Analog electronics, Electronic components, Electronics, Semiconductors

Junction field effect transistor

The junction field effect transistor (FET) is a component with many applications. In this post, are shown the structure and the operation.

Internal structure of junction field effect transistor

Consists in a substrate of semiconductor material, usually silicon, doped to have lack or excess of electrons. In JFET, part of semiconductor connected to gate is doped with opposite type of the substrate. Field effect transistor terminals are: gate, drain and source. Type N materials are doped to have more electrons and the P type, to have less electrons.

Field effect transistor
On the left, is type N transistor, with N-type doped substrate. While on the right, is type P. The symbols above are schematic representations. Source: Pinterest.


The field effect transistor is also called unipolar, because its use only electrons or holes (empty spaces without electrons, therefore, positive charges) for current circulation inside the device. While the bipolar junction transistor (BJT) uses both. On JFET, current flows only through substrate and it’s controlled by voltage on gate terminal. On p-n junctions, there is a depletion region, as on diode’s p-n junction.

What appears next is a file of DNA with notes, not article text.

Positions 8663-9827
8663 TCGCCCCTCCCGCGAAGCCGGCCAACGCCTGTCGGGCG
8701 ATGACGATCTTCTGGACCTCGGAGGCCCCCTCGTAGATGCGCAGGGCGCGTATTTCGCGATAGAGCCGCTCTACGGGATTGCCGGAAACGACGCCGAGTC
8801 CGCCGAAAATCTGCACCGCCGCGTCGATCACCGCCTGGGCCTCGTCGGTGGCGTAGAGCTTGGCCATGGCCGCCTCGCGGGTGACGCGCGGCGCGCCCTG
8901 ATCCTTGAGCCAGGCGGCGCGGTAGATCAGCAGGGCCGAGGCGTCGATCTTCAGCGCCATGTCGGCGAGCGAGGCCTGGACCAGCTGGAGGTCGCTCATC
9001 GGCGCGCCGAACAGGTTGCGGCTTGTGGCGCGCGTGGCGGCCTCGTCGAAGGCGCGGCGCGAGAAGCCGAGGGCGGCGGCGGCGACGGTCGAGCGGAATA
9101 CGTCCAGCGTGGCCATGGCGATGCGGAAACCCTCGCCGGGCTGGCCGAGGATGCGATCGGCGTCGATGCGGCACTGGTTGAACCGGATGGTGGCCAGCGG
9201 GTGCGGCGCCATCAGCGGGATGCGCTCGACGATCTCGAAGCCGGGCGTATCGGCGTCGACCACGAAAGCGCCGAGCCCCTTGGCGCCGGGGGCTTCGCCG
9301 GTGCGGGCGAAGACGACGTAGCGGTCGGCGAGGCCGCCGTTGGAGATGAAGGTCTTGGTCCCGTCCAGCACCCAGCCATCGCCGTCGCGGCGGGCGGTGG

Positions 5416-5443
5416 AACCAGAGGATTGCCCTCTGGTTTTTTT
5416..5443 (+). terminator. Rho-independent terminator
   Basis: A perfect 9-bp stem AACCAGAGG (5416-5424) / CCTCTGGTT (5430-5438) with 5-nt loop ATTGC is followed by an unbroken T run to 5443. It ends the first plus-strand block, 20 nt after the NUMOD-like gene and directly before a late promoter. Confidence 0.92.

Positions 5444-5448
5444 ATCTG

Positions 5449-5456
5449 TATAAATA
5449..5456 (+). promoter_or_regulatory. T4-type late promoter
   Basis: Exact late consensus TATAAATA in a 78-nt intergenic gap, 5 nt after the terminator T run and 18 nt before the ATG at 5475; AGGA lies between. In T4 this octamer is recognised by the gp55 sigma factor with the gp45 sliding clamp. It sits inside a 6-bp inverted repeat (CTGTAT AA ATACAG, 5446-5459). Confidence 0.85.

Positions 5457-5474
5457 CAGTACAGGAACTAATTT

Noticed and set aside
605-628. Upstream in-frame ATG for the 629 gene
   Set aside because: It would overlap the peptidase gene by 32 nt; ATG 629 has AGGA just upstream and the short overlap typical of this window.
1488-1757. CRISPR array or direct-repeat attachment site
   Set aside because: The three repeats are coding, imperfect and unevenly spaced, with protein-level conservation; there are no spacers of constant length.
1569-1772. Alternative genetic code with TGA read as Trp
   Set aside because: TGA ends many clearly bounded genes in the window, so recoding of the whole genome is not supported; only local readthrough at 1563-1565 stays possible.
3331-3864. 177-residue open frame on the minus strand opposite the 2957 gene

Junction field effect transistor
In a type-N JFET, when there is a reverse voltage between gate and source (U_{GS}), the depletion regions increase. They expand more on drain side than on source side. When these regions almost touch each other, the drain current, in red, reaches maximum limit and the transistor is in saturation. Is it were a type-p transistor, U_{GS} polarity would have to be inverted. Source: Electronic Diagram.

If you put a direct voltage between gate and source, the transistor can burn. To understand what depletion region expands, access the post about diode operation.

DiodesClick here

Characteristic curves and equations

Graphic of field effect transistor
As the BJTs, JFETs also have characteristic curves. On the left, it’s the graphic of drain current (I_{D}) in function of gate-source voltage (V_{GS}). While on the right, it’s output characteristic curve, I_{D} vs. drain-source voltage (V_{DS}) graphic. Source: BF245 Datasheet.

The Shockley equation relates drain current (I_{D}), that passes through drain and source terminals, with gate-source voltage (V_{GS}).


Where I_{DSS} is the maximum drain current when V_{GS}=0 and V_{DS} is higher than pinch-off voltage (V_{p}), which is the voltage that separates the ohmic or linear region, where there is I_{D} variation, from saturation region. For example, when V_{GS}=0, V_{p} of BF245 transistor is 7 V. On ohmic region, JFET can be used as voltage controlled resistor. This is the equation of transistor resistance between drain and source.


  • r_{o} is the resistance when V_{GS}=0.
  • r_{d} is the resistance when V_{GS}<0.

The next post will be about another type of field effect transistor, the MOSFET.

About Pedro Ney Stroski

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